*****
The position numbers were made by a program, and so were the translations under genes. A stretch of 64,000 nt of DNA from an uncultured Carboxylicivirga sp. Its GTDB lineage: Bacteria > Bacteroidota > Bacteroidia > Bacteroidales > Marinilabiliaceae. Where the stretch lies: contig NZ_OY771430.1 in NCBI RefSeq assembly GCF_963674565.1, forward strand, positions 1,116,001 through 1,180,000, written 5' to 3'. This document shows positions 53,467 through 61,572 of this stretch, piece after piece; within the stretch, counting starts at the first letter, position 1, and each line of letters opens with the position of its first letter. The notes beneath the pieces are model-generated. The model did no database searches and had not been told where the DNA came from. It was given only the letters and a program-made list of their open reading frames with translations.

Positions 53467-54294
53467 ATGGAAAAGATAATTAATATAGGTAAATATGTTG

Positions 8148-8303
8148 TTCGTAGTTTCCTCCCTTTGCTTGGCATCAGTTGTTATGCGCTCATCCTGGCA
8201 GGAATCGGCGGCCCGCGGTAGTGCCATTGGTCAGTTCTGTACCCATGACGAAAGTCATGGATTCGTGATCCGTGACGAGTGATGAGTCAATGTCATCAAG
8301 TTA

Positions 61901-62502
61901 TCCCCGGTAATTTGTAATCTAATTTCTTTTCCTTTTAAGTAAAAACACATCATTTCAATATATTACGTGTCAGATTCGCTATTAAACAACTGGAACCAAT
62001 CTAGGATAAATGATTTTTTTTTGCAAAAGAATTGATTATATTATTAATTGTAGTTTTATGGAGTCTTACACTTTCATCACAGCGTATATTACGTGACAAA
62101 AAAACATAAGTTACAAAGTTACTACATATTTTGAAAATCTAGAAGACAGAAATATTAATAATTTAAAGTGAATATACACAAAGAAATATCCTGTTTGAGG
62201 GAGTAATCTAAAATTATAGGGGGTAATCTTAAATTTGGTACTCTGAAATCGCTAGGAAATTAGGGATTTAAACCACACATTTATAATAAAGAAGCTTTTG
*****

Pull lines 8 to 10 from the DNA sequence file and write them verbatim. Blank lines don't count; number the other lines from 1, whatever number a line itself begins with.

Positions 61901-62502
61901 TCCCCGGTAATTTGTAATCTAATTTCTTTTCCTTTTAAGTAAAAACACATCATTTCAATATATTACGTGTCAGATTCGCTATTAAACAACTGGAACCAAT
62001 CTAGGATAAATGATTTTTTTTTGCAAAAGAATTGATTATATTATTAATTGTAGTTTTATGGAGTCTTACACTTTCATCACAGCGTATATTACGTGACAAA